Doctoring the Mind: Why Psychiatric Treatments Fail
Allen Lane; 2009; Hb £25.00
Richard Bentall is one of the leading British psychologists researching into the nature and treatment of severe mental illness. His previous, already classic, book Madness Explained won the British Psychological Society’s Book Award in 2004. While that book was essentially explanatory and demystifying in intention, this successor has a more critical edge, as the subtitle suggests: have psychiatric treatments indeed failed?
Doctoring the Mind differs significantly from the previous volume in a number of respects. It is written to be more accessible, so the writing style includes stories about patients and about researchers, and not least about Richard Bentall himself. But crucially it is a broad-ranging critique both of the effectiveness of psychiatric treatments for psychosis, and of the underpinning biomedical foundations for those treatments, explaining clearly a range of the complex technical issues involved.
Three approaches substantiate this critique. The first section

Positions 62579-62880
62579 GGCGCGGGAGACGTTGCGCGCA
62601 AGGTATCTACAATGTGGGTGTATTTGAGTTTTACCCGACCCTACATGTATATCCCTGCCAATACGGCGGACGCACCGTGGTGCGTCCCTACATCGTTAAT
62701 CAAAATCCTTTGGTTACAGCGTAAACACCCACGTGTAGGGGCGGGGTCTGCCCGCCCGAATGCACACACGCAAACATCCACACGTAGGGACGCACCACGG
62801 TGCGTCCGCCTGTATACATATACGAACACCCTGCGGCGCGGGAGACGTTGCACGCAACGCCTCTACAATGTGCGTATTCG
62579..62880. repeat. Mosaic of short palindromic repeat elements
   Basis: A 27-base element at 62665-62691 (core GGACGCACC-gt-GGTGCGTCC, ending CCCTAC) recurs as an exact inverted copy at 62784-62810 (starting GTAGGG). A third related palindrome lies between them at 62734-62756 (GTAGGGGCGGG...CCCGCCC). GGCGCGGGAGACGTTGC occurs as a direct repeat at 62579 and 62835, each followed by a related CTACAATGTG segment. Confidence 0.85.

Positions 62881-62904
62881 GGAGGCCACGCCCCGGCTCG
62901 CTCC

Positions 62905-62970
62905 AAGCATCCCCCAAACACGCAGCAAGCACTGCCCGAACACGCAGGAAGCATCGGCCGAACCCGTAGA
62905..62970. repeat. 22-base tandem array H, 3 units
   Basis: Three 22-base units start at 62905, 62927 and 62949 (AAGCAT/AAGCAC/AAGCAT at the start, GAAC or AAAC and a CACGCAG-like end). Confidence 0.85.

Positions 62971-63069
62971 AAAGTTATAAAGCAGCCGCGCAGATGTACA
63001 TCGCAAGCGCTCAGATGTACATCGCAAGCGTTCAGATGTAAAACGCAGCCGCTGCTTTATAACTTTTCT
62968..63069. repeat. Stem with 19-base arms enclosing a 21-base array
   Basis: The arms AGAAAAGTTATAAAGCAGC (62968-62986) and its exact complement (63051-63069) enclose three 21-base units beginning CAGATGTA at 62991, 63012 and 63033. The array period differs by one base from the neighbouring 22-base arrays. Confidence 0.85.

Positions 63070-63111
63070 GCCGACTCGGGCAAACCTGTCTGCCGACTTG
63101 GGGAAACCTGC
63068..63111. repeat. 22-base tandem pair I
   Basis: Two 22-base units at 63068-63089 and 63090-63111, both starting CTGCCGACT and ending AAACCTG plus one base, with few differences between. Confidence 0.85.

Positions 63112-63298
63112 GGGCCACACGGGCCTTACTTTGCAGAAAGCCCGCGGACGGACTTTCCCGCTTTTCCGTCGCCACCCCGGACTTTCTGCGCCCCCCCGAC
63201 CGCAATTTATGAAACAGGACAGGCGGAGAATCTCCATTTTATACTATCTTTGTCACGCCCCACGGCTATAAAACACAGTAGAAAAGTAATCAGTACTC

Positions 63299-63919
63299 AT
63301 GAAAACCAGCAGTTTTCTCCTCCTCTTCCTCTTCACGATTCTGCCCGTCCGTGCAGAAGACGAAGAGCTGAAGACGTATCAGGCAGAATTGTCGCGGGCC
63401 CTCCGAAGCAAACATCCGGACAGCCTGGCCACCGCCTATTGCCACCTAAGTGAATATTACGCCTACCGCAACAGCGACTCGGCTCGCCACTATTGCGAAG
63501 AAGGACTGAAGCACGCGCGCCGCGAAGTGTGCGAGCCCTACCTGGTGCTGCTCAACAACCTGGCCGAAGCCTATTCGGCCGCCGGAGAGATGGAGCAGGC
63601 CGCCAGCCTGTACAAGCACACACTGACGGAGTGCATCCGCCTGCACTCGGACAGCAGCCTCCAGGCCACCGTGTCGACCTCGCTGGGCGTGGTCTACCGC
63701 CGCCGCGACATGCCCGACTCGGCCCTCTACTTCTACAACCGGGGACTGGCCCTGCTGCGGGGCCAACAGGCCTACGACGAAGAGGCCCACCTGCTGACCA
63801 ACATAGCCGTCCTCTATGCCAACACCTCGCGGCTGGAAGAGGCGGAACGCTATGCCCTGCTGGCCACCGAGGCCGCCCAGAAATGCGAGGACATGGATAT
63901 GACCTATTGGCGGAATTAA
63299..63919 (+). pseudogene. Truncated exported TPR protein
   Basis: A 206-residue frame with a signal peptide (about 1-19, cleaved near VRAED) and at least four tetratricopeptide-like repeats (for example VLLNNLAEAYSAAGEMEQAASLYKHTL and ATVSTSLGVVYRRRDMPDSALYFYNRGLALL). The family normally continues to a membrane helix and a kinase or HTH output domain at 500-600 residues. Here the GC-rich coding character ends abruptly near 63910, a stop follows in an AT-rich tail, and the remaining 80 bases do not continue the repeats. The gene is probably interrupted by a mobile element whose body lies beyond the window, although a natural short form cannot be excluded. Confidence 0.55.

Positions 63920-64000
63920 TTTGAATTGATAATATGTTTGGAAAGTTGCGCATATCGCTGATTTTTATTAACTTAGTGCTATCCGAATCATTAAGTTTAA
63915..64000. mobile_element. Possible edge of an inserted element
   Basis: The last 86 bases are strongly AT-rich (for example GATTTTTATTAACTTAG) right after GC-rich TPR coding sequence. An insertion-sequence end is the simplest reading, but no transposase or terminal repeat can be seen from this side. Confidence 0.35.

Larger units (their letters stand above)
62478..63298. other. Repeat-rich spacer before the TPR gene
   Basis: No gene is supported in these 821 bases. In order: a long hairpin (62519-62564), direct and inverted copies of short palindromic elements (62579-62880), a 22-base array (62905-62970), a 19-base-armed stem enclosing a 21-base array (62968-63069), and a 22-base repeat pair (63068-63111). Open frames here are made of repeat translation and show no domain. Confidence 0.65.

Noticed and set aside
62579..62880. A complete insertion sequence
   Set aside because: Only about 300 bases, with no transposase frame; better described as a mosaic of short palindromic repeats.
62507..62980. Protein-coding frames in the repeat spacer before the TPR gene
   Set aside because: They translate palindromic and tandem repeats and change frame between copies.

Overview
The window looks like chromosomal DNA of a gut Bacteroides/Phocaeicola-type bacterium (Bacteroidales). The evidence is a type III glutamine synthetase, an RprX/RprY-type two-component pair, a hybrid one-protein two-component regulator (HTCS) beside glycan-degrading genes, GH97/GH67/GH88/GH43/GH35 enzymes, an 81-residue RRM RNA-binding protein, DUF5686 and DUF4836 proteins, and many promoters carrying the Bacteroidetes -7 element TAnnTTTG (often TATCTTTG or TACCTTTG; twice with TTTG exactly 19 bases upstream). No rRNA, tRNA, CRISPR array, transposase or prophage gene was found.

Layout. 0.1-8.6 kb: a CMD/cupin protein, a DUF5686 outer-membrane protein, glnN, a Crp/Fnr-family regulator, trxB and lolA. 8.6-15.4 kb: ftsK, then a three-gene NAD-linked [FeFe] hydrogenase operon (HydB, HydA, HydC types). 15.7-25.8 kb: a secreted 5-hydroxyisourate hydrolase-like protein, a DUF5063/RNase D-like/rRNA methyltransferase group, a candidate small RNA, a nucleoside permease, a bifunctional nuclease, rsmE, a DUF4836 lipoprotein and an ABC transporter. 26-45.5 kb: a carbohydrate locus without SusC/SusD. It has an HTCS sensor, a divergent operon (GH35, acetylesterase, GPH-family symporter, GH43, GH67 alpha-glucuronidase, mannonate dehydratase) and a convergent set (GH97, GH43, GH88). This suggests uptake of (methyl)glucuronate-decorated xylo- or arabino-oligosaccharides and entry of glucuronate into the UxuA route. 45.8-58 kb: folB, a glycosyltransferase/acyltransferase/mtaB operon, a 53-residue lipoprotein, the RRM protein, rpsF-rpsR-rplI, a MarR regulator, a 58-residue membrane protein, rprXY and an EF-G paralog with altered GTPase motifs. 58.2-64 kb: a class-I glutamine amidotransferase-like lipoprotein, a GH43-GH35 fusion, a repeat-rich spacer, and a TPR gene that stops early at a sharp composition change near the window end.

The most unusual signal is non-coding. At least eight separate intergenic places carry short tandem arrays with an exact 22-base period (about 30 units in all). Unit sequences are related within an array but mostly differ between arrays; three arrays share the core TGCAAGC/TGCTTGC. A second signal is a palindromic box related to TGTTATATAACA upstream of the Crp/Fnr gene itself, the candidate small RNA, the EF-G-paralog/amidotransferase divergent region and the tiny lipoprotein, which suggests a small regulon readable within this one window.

of the book is essentially historical, reviewing the successive emergence of new physical treatments within the then asylum system, from the burst of heroic procedures in the late 1930s, such as pre-frontal leucotomy, through to the first use of chlorpromazine in France in 1951, with a detour via the first antipsychiatrists, Ronald Laing and Thomas Szasz. The second section is essentially methodological, examining critically the validity of present psychiatric diagnostic systems, and the evidence for the assumptions that psychotic disorders are genetically determined brain diseases;
a feature of these chapters is the ‘forensic’ care taken to analyse key individual research studies. The last section is a counterposed analysis of the role of the pharmaceutical industry and the methods of drug trials, against studies of the importance of the therapeutic alliances constructed by professional staff with individual service users.
Bentall’s approach is, unusually in books covering this territory, rooted in both the realities of how everyday NHS mental ‘health’ services are experienced by those who use them, alongside careful analysis of the scientific rationale for the treatments offered them. He presents a new version of antipsychiatry that is not, however, an entirely comfortable ride for psychologists. He is sceptical about claims for the effectiveness of specific forms of CBT, and critical of what he calls the tribalism of mental health professions, contributing to the tensions between psychiatrists, and those (mostly clinical) psychologists and members of other professions also working with people with psychosis.